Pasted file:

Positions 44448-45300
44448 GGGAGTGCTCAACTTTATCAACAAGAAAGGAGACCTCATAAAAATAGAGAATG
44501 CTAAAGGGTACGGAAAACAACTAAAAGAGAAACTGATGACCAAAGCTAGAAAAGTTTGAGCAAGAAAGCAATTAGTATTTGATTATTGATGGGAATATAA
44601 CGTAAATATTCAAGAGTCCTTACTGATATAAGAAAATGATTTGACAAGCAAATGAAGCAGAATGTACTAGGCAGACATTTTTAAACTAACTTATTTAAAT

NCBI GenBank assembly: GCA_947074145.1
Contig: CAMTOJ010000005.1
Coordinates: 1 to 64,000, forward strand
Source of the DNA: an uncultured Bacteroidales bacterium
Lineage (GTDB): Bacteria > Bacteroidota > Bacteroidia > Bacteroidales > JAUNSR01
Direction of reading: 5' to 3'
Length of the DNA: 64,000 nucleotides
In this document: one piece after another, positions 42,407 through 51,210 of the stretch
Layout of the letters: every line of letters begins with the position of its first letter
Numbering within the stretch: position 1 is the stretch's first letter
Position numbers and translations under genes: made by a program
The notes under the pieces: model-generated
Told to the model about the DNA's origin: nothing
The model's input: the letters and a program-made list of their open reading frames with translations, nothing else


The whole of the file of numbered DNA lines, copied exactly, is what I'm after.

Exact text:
Positions 44448-45300
44448 GGGAGTGCTCAACTTTATCAACAAGAAAGGAGACCTCATAAAAATAGAGAATG
44501 CTAAAGGGTACGGAAAACAACTAAAAGAGAAACTGATGACCAAAGCTAGAAAAGTTTGAGCAAGAAAGCAATTAGTATTTGATTATTGATGGGAATATAA
44601 CGTAAATATTCAAGAGTCCTTACTGATATAAGAAAATGATTTGACAAGCAAATGAAGCAGAATGTACTAGGCAGACATTTTTAAACTAACTTATTTAAAT

NCBI GenBank assembly: GCA_947074145.1
Contig: CAMTOJ010000005.1
Coordinates: 1 to 64,000, forward strand
Source of the DNA: an uncultured Bacteroidales bacterium
Lineage (GTDB): Bacteria > Bacteroidota > Bacteroidia > Bacteroidales > JAUNSR01
Direction of reading: 5' to 3'
Length of the DNA: 64,000 nucleotides
In this document: one piece after another, positions 42,407 through 51,210 of the stretch
Layout of the letters: every line of letters begins with the position of its first letter
Numbering within the stretch: position 1 is the stretch's first letter
Position numbers and translations under genes: made by a program
The notes under the pieces: model-generated
Told to the model about the DNA's origin: nothing
The model's input: the letters and a program-made list of their open reading frames with translations, nothing else